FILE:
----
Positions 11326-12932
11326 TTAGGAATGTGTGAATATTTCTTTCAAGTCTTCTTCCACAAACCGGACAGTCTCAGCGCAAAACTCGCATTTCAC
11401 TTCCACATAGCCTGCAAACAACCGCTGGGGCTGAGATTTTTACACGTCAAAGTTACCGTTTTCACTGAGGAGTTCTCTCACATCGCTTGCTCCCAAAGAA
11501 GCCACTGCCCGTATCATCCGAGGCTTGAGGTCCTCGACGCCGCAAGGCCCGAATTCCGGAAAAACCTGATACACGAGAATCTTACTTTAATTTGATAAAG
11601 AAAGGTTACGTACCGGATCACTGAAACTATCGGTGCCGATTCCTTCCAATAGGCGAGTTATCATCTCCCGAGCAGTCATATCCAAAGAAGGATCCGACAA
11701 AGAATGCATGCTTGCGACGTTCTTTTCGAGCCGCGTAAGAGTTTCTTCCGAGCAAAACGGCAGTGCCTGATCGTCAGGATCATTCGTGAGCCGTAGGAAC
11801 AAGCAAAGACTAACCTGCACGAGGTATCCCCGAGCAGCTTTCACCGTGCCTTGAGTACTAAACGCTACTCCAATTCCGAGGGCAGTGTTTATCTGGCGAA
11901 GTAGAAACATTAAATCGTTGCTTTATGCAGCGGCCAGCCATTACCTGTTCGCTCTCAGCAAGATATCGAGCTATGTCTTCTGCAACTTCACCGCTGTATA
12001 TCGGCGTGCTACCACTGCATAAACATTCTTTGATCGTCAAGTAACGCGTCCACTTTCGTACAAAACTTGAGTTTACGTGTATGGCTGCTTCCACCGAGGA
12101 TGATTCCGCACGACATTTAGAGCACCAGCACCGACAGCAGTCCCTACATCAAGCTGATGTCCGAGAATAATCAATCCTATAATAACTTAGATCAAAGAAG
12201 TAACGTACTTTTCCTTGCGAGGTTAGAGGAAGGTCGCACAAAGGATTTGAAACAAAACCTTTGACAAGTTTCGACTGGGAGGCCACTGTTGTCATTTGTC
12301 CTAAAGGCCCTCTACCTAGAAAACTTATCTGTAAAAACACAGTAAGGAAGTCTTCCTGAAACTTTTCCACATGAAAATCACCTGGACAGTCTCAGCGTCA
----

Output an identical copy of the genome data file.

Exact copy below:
Positions 11326-12932
11326 TTAGGAATGTGTGAATATTTCTTTCAAGTCTTCTTCCACAAACCGGACAGTCTCAGCGCAAAACTCGCATTTCAC
11401 TTCCACATAGCCTGCAAACAACCGCTGGGGCTGAGATTTTTACACGTCAAAGTTACCGTTTTCACTGAGGAGTTCTCTCACATCGCTTGCTCCCAAAGAA
11501 GCCACTGCCCGTATCATCCGAGGCTTGAGGTCCTCGACGCCGCAAGGCCCGAATTCCGGAAAAACCTGATACACGAGAATCTTACTTTAATTTGATAAAG
11601 AAAGGTTACGTACCGGATCACTGAAACTATCGGTGCCGATTCCTTCCAATAGGCGAGTTATCATCTCCCGAGCAGTCATATCCAAAGAAGGATCCGACAA
11701 AGAATGCATGCTTGCGACGTTCTTTTCGAGCCGCGTAAGAGTTTCTTCCGAGCAAAACGGCAGTGCCTGATCGTCAGGATCATTCGTGAGCCGTAGGAAC
11801 AAGCAAAGACTAACCTGCACGAGGTATCCCCGAGCAGCTTTCACCGTGCCTTGAGTACTAAACGCTACTCCAATTCCGAGGGCAGTGTTTATCTGGCGAA
11901 GTAGAAACATTAAATCGTTGCTTTATGCAGCGGCCAGCCATTACCTGTTCGCTCTCAGCAAGATATCGAGCTATGTCTTCTGCAACTTCACCGCTGTATA
12001 TCGGCGTGCTACCACTGCATAAACATTCTTTGATCGTCAAGTAACGCGTCCACTTTCGTACAAAACTTGAGTTTACGTGTATGGCTGCTTCCACCGAGGA
12101 TGATTCCGCACGACATTTAGAGCACCAGCACCGACAGCAGTCCCTACATCAAGCTGATGTCCGAGAATAATCAATCCTATAATAACTTAGATCAAAGAAG
12201 TAACGTACTTTTCCTTGCGAGGTTAGAGGAAGGTCGCACAAAGGATTTGAAACAAAACCTTTGACAAGTTTCGACTGGGAGGCCACTGTTGTCATTTGTC
12301 CTAAAGGCCCTCTACCTAGAAAACTTATCTGTAAAAACACAGTAAGGAAGTCTTCCTGAAACTTTTCCACATGAAAATCACCTGGACAGTCTCAGCGTCA